Arthur Veenema, another Next Level Grant from the Utah Film Commission, directed the short The Atomic Spawn. The grant was the stepping stone Veenema needed to secure financing for post-production work. For the stop-motion creature, he recruited Utah artist Patrick Charles whose space at the Poor Yorick Studios in South Salt Lake featured monster-like sculptures. Veenema also was able to tap Jake Proctor and Strawberry Sound for handling foley sound design and sound mixing.
Adding its own touch to the film commission’s thematic mission embedded in The Story is Utah and Continuing to Set The Stage messages was the 2022 premiere of Sedimented Here, directed by choreographer Rachel Barker. Dance films (screendance) have become a well developed genre in short films, particularly as video art and documentary. There are film festivals dedicated to this genre. Likewise, dance films also have been curated for various festival slates, including the Fear No Film program at the Utah Arts Festival. Some are treated as installations in exhibitions at museum galleries, including the Utah Museum of Fine Arts and the Utah Museum of Contemporary Art. Just seven minutes long, Rachel Barker’s Sedimented Here stands out for melding two of Utah’s most substantial strengths in creative expression – dance and documentary filmmaking. Barker’s cinematic statement, filmed in Moab, synthesizes the visceral athleticism of dance with the pristine beauty of the otherworldly red rock landscape that tempts and lures many to Utah. But, something even more consequential emerges from the film for anyone who visits, absorbs and engages with this extraordinary desert landscape. Our place and presence should not compromise nor diminish the dignity and integrity of this natural wonder.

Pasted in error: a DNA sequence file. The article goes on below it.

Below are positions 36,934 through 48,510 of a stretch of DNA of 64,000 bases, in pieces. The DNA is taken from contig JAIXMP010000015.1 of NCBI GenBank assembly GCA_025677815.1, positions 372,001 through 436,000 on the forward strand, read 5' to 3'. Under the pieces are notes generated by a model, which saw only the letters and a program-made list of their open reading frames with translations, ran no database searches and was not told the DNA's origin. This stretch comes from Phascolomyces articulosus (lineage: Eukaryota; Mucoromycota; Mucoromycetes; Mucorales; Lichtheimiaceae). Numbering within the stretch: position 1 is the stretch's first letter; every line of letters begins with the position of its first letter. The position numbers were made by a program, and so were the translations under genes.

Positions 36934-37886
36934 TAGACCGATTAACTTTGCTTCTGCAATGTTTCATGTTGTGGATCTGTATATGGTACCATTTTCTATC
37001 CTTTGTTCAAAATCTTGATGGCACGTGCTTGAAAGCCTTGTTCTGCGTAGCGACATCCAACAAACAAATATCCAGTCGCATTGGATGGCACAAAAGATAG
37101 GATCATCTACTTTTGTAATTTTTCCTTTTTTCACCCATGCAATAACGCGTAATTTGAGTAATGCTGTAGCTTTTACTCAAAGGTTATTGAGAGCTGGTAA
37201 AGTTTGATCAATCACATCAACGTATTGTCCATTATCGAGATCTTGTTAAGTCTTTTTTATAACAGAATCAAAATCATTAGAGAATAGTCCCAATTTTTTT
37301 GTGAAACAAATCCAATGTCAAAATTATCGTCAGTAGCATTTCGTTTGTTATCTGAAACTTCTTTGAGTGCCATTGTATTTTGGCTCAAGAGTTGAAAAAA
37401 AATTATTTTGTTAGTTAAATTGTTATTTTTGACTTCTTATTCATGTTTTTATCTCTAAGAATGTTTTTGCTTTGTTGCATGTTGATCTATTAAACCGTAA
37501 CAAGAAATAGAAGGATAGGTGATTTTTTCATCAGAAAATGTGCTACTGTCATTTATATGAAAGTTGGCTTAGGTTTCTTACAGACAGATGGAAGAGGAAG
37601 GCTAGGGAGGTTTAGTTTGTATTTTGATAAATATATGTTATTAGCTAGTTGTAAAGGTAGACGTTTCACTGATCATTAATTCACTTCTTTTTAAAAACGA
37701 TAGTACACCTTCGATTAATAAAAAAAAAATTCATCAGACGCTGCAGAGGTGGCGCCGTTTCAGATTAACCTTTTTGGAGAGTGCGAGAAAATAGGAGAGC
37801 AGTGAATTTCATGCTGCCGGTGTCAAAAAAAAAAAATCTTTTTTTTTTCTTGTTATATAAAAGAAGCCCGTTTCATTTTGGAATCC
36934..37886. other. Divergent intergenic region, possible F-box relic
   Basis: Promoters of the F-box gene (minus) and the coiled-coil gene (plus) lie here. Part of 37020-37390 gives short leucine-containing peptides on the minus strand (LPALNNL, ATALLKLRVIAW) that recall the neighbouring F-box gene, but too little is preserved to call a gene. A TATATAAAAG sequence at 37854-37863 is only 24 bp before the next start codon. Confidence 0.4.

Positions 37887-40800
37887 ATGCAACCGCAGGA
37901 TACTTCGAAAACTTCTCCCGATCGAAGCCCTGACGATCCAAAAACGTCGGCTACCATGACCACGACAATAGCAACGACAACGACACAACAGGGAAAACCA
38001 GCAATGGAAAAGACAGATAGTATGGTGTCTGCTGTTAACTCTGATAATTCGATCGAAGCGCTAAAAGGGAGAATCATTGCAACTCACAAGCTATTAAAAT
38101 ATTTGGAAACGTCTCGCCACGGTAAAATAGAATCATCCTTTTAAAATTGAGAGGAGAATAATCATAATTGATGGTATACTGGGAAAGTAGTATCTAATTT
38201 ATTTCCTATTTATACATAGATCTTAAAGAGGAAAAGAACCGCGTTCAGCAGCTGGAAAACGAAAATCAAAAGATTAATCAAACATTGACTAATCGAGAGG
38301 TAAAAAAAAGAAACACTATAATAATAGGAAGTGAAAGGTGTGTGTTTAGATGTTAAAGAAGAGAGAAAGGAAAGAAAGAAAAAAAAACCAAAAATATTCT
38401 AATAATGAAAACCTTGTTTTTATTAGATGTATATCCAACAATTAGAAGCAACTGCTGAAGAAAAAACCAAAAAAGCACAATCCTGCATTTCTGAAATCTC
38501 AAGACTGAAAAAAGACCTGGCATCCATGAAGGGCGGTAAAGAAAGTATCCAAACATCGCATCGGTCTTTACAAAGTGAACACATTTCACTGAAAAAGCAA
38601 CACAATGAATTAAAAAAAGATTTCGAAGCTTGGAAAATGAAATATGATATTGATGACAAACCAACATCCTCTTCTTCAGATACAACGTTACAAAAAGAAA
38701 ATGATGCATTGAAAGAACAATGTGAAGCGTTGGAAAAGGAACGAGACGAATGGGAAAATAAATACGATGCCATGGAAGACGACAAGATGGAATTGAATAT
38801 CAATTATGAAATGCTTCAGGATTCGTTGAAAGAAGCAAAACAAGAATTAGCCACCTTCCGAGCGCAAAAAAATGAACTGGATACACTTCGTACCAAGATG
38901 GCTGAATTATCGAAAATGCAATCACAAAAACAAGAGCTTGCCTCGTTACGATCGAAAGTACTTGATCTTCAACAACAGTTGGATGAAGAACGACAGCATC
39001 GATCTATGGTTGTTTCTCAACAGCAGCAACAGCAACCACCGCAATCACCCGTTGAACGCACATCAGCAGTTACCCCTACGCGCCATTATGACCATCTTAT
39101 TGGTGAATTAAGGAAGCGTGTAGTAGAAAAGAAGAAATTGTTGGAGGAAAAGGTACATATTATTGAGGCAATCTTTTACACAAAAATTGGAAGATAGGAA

Also filmed in Utah, Emily Kaye Allen’s documentary Cisco Kid will receive its U.S. premiere at Slamdance (Jan. 20-29 in Salt Lake City and Park City). The film is another in a line of numerous creative projects that deepen the historical underpinnings of the American West. The subject is Eileen, a queer maverick who forges a life from the memories and remnants of Cisco, a ghost town in the Utah desert.
VISIT SALT LAKE